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Battle casualties in Afghanistan

Definition of ‘battle casualties’

The Australian Defence Force (ADF) defines ‘battle casualties’ as personnel who are killed, wounded, missing or captured as a consequence of action against the enemy.

Definition of ‘wounded’

Any ADF member who is serving in war-like conditions and is hurt during contact with the enemy is said to have been ‘wounded’.

Definition of ‘injured’

An ADF member hurt in an incident that has not been the result of enemy action in warlike conditions is said to have been ‘injured’.

Treatment and management of battle casualties

Australian force protection measures are designed to minimise our casualties in a combat area. However, when they occur, Defence takes very good care of its people. ADF members who are wounded on operations and suffer minor physical impairment are treated and, once fit, return to service.

Where the impairment is serious, members are transferred as rapidly as possible and provided with appropriate treatment at the nearest hospital. On occasions, additional treatment at a specialist facility in Germany may be required.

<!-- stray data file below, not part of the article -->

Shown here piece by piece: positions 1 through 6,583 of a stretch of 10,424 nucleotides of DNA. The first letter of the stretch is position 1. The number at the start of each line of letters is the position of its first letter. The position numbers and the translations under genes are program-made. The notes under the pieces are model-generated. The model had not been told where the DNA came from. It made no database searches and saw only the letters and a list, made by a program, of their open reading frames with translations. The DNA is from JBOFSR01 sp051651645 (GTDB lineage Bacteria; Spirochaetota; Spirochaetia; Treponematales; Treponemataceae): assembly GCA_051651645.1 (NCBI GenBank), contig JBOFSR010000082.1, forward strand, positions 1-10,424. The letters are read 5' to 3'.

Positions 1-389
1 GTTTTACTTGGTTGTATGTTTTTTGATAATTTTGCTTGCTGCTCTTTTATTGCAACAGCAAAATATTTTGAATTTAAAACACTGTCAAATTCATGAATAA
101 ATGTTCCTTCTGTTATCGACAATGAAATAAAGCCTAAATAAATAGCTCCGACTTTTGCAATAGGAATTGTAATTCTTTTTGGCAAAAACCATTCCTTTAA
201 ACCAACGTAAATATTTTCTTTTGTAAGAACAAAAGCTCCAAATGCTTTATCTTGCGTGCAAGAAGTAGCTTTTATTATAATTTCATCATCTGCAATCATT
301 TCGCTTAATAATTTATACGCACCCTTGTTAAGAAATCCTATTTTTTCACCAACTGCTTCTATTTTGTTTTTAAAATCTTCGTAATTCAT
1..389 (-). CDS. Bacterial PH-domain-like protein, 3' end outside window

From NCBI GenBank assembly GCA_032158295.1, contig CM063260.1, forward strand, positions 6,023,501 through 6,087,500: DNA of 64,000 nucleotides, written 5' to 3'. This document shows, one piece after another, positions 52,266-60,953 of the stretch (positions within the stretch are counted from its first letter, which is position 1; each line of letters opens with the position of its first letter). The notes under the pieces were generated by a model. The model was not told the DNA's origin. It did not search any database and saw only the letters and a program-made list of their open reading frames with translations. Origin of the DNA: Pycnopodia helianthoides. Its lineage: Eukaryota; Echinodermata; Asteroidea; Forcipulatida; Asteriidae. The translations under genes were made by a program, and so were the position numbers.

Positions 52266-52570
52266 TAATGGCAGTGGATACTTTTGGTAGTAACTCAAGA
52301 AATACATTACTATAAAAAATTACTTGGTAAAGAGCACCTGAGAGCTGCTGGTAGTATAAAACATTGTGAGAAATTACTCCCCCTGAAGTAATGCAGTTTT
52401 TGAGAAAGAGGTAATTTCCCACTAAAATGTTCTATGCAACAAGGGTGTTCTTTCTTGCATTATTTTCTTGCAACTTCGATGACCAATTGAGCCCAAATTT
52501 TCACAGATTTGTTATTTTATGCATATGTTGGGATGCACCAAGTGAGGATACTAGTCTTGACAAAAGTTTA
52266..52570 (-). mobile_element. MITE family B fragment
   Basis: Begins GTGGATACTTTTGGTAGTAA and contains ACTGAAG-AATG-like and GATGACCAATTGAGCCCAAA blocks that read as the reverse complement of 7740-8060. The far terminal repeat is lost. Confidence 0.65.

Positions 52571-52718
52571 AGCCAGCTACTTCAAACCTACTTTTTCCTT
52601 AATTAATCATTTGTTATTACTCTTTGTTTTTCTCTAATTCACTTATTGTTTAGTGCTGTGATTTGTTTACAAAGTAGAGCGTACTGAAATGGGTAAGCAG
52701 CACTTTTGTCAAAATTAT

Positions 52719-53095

For the more seriously wounded, once stabilised, the member is returned to Australia for additional treatment and rehabilitation. Within five to ten days of returning to Australia, the member is placed in the ADF rehabilitation program to manage all their health and rehabilitation requirements.

The ADF rehabilitation program aims to:

  • Reduce the impact of injury or illness through early clinical intervention;
  • Reduce any psychological effects of the injury;
  • Return the member to suitable work at the earliest possible time; and,
  • Provide a professionally managed rehabilitation plan tailored to individual needs.

For more information on rehabilitation, see:

ADF members who are killed in action are repatriated to Australia for funeral arrangements in accordance with next of kin wishes.

ADF personnel deployed to Afghanistan wounded in action

Since Operation SLIPPER commenced, 261 ADF members have been wounded in action in Afghanistan. The breakdown for wounded by year from 2002 onwards is:

Year Number
2002-04 4
2005 2
2006 10
2007 19
2008 26
2009 37
2010 65 (64 soldiers and 1 sailor)
2011 50
2012 33 (32 soldiers and 1 sailor)
2013 15 (14 soldiers and 1 airman)
Total 261 (258 soldiers, 2 sailors and 1 airman)
as at 28 October 2013

The types of wounds sustained can be broadly categorised as:

  • Amputations,
  • Fractures,
  • Gun shot wounds,
  • Hearing loss,
  • Lacerations/contusions,
  • Concussion/traumatic brain injury,
  • Penetrating fragments, and
  • Multiple severe injuries.

Defence continually reviews and consolidates available information and processes to ensure that all ADF personnel wounded on operations are accurately recorded. As a result these figures could be subject to adjustment in the future.

2013 Wounded in Action incidents in Afghanistan